BREAKING: Israel convenes war cabinet to consider US-brokered ceasefire deal in exchange for hostage release

This temporary ceasefire would allow the release of some of the women and children among the 239 hostages held by Hamas in Gaza.


On Tuesday, the Israeli Prime Minister’s Office announced that Benjamin Netanyahu will be convening the War Cabinet, Security Cabinet, and Government to discuss a US-brokered ceasefire deal with Hamas in exchange for the release of hostages that were taken from Israel on October 7

The deal could see 50 women and children released from the Gaza Strip in exchange for a four to five-day ceasefire and the release of three Palestinian prisoners in Israeli prisons for every hostage released, sources familiar with the negotiations told CNN. The prisoners are expected to be women and adolescents.

Two Israeli sources told the outlet that the deal could be announced as soon as Tuesday. US officials said that while deal is not done, they are optimistic that the weeks of work as about to pay off.

"It’s very close," a senior US official said.

One person familiar with the talks said that during the pause in fighting, Israel would stop flying surveillance drones over Gaza for at least six hours per day.

The agreement was arranged during meetings in Doha, Qatar with Israel, the US, and Hamas present, represented by Qatari mediators—though some of the Hamas leadership lives in Qatar. 

The hostages were taken by Hamas during a surprise attack against Israel on October 7. The terrorists' plan was to kill as many people as possible and to take hostages. They killed 1,200 people and took 240 hostages.

As part of the agreement, Hamas would gather up additional women and children hostages during the ceasefire, which the group has claimed it cannot do until a longer ceasefire was in place.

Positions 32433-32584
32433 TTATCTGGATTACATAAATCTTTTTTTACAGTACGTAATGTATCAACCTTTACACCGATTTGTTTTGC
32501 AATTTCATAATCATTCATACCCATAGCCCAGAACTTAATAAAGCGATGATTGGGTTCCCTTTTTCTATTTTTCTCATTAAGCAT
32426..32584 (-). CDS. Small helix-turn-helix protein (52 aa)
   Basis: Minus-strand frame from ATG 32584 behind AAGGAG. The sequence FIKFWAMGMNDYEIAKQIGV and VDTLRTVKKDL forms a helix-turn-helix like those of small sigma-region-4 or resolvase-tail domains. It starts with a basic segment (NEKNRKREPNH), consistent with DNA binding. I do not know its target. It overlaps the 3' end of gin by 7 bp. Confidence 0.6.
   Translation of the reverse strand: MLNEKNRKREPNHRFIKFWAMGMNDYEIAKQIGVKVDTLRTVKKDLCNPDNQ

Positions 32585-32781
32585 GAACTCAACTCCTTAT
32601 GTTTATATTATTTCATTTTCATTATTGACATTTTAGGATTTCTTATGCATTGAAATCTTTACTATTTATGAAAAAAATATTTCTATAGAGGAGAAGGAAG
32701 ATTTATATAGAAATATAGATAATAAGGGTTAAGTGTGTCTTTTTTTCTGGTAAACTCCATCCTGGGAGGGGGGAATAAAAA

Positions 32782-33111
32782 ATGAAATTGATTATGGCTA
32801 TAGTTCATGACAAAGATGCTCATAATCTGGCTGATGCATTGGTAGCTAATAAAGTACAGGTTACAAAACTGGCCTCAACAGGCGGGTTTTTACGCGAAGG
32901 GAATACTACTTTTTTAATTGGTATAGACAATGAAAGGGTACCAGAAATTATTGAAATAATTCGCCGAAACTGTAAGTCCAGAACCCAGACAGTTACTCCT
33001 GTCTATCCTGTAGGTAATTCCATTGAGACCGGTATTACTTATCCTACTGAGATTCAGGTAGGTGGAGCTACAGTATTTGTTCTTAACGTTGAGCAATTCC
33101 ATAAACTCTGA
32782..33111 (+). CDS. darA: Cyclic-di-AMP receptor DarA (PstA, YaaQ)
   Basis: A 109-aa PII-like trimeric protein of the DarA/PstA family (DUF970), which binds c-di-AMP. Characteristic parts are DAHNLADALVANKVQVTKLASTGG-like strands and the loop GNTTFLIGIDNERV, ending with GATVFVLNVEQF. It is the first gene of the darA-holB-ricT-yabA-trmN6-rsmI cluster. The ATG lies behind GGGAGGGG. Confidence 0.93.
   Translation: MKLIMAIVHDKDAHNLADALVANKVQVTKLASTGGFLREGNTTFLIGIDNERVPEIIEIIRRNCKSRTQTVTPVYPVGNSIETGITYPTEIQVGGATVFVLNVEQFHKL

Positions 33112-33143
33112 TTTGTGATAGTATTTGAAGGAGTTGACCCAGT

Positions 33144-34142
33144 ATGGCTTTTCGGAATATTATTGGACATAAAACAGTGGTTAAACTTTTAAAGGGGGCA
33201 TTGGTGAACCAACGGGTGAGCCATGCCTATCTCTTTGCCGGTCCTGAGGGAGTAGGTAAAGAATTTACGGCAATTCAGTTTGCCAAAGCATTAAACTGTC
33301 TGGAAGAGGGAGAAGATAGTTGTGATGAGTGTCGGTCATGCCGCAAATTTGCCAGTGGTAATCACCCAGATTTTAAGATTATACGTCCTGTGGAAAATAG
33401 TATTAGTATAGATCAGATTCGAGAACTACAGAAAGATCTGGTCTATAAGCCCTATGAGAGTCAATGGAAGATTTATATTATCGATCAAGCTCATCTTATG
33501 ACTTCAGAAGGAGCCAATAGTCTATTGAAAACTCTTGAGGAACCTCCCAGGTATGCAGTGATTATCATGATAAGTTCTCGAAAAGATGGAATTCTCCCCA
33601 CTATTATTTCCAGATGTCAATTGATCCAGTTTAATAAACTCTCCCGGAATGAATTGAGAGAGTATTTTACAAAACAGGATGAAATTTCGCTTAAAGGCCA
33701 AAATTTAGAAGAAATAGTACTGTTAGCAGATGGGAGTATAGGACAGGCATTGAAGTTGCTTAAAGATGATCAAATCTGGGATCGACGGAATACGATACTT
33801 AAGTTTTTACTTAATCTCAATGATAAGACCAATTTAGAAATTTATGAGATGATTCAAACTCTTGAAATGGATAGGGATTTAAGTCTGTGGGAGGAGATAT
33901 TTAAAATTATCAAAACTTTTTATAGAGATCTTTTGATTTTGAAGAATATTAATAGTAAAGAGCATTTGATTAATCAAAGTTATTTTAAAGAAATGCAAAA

Hamas has also demanded trucks of aid, including fuel, as part of the negotiations, with the fuel being used to run military operations and ventilate the network of underground tunnels in Gaza.

The US has not pressed Israel to stop their attacks on Hamas, though more than 100 other nations have done so. Israeli officials said that only after "a massive release of our hostages" would a ceasefire be able to commence, per the Washington Post.

After that ceasefire and the release of hostages, Israel intends to continue its war on Hamas and intends to destroy that terror group to prevent it from being able to attack Israel again.

Israeli Prime Minister Benjamin Netanyahu said he was committed to continuing the offensive, but that "humanitarian aid is essential."

"For international support to continue, humanitarian aid is essential," he said. "Because of that, we accepted the recommendation to bring fuel into Gaza."

The White House National Security Council’s top Middle East official Brett McGurk said that if Hamas releases a "large number" of hostages, that "would result in a significant pause in fighting and a massive surge of humanitarian relief. Hundreds and hundreds of trucks on a sustained basis entering Gaza from Egypt."

Jordanian Foreign Minister Ayman Safadi balked at that, saying that Israel was holding the Palestinians "hostage" in Gaza. Israel withdrew from Gaza in 2005 and the region has been under its own rule since then. Israel tightly controls its borders with Gaza.

Mark Regev, a senior Netanyahu advisor, said that if a hostage deal is agreed upon, the release could be approved by the Israeli government "very quickly," according to the Daily Mail.

"If an arrangement is made for the release of our hostages... it requires a decision by the Israeli government and that I think can be done very quickly... I think we are talking about hours," he told BBC Radio 4's the World at One program.

"It's possible that it's close, but it's not done until it's done... a deal is indeed possible but we can't yet say it's a done deal yet... I hope we will see the release of our people shortly... but I am still not 100 percent sure."

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